3.5 Advanced YANG operations

Besides basic data models as shown above, it is possible to define following constructs in YANG models to model additional services between modules:

  • Augmentations: Unless specified otherwise, YANG models can be expanded, in a new namespace, to add extra data within an existing data model. Note that the augmentations must be declared at build time.
    • For instance, OpenFlow rules are augmented over the Node object shown above to create the flow table augmentation. Here is how the augmented tree looks like.


  • Notifications: These are also called as YANG-notifications. It is used to oublish one or more notifications with modeled-data to registered listeners. Defining a notification in YANG generates Java interfaces that potential listeners can “implement” and receive the appropriate callback.
    • In the tap application in our sample project, we illustrate listening to the node and node-connector updates and removal.Following is code written to listen for notifications defined in the opendaylight-inventory.yang. OpendaylightInventoryListener is an autogenerated interface that defines the callback function called onNodeUpdated().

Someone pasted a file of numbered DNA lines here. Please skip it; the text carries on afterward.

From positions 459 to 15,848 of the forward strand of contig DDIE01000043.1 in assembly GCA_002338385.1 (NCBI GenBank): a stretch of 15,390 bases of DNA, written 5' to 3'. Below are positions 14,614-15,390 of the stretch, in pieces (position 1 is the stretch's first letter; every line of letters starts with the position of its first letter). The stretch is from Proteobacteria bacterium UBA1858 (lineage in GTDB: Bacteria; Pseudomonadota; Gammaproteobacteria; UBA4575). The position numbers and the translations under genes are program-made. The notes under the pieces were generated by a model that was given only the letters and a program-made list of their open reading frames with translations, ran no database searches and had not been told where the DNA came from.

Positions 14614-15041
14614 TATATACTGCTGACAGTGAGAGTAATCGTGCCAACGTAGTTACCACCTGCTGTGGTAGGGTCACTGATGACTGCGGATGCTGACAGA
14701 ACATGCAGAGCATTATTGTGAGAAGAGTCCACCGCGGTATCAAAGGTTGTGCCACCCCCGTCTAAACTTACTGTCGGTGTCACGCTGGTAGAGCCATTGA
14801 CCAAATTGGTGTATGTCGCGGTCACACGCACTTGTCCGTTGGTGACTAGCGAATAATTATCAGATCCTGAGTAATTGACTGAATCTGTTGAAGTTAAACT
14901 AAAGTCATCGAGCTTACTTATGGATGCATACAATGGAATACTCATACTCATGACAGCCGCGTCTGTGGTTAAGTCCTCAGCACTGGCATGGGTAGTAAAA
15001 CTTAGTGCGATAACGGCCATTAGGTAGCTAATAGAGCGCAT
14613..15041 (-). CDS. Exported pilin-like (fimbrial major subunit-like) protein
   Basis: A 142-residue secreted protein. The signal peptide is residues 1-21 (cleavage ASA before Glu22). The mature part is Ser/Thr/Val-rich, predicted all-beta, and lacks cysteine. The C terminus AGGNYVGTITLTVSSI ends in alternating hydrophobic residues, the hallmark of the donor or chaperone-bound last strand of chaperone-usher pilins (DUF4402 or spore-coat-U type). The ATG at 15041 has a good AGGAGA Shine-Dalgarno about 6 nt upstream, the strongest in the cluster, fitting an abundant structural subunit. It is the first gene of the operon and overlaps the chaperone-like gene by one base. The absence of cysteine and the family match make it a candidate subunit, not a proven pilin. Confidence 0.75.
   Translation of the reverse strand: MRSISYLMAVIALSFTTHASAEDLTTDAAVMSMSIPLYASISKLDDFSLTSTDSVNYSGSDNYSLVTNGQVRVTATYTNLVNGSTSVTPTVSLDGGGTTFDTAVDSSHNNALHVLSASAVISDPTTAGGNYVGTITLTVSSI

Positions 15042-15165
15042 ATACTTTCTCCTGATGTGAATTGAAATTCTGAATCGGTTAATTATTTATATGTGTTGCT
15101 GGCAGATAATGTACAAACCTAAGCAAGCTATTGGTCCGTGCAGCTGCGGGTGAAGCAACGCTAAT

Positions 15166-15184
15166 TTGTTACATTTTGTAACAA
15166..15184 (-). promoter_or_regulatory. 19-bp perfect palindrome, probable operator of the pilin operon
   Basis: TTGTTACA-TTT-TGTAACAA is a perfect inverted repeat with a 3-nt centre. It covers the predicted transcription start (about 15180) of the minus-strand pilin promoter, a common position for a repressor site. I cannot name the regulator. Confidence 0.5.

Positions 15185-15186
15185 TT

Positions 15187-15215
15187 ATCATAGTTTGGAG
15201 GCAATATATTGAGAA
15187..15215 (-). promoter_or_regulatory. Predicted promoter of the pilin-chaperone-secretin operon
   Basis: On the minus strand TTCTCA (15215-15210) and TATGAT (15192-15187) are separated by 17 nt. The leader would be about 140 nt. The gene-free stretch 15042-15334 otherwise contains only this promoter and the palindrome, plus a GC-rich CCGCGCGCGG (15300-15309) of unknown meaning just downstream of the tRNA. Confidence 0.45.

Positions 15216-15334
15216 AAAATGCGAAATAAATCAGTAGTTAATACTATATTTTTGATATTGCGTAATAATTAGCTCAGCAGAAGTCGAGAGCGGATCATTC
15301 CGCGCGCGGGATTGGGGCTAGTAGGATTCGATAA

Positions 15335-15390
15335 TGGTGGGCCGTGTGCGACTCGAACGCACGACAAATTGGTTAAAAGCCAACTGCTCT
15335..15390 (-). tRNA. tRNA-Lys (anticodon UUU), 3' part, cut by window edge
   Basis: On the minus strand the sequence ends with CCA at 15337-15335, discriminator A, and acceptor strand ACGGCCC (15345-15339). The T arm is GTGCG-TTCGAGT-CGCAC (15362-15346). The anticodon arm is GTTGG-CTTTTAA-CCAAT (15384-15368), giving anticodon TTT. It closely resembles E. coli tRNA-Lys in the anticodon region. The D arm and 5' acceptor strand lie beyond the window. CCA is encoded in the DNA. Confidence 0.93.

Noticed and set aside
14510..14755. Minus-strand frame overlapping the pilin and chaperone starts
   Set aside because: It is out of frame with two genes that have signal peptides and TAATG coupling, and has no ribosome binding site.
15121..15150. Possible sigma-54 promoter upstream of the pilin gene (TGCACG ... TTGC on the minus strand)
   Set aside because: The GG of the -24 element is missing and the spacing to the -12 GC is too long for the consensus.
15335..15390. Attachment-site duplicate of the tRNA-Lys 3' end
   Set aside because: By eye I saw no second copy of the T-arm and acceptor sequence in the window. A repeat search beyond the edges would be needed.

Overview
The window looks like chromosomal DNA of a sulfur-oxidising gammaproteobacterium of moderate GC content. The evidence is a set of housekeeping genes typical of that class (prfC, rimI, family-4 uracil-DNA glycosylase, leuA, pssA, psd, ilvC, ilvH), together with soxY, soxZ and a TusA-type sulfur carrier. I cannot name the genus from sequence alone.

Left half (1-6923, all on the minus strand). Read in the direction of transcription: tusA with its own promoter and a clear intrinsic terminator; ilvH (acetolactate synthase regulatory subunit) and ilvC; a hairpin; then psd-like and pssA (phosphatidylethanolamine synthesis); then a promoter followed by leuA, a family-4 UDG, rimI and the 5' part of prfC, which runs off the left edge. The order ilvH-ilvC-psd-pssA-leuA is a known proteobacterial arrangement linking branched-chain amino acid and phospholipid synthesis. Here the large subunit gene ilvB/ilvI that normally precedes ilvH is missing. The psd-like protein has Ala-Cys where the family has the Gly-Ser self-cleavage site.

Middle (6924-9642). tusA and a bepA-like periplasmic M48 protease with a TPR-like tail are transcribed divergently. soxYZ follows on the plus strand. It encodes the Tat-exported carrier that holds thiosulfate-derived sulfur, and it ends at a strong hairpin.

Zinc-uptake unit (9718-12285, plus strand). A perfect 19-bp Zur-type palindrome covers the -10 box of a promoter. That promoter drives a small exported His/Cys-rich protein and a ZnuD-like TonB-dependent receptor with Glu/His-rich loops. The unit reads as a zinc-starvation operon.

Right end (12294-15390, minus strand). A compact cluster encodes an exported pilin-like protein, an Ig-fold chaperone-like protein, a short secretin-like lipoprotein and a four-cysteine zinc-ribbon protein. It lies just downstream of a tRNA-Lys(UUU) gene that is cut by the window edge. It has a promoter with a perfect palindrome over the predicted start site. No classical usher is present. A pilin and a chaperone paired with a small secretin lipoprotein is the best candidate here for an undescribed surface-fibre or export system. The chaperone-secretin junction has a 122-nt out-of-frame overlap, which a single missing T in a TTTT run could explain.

• Remote Procedure Call (RPC): MD-SAL allows one module to perform a procedure call with input/output to another module, without worrying about who the actual provider for that procedure is. MD-SAL handles the appropriate routing to map the caller and the callee.
    • In the tap application in our sample project, we illustrate performing a RPC call to clear all OpenFlow rules on the underlying switch. Unlike a notification, RPC calls have a unique recipient.Following is code written to perform a RPC call defined in the sal-flow.yang part of the OpenFlowPlugin project. First step is to object a reference to the service project, and second step is to perform the YANG-defined function call with the appropriate input.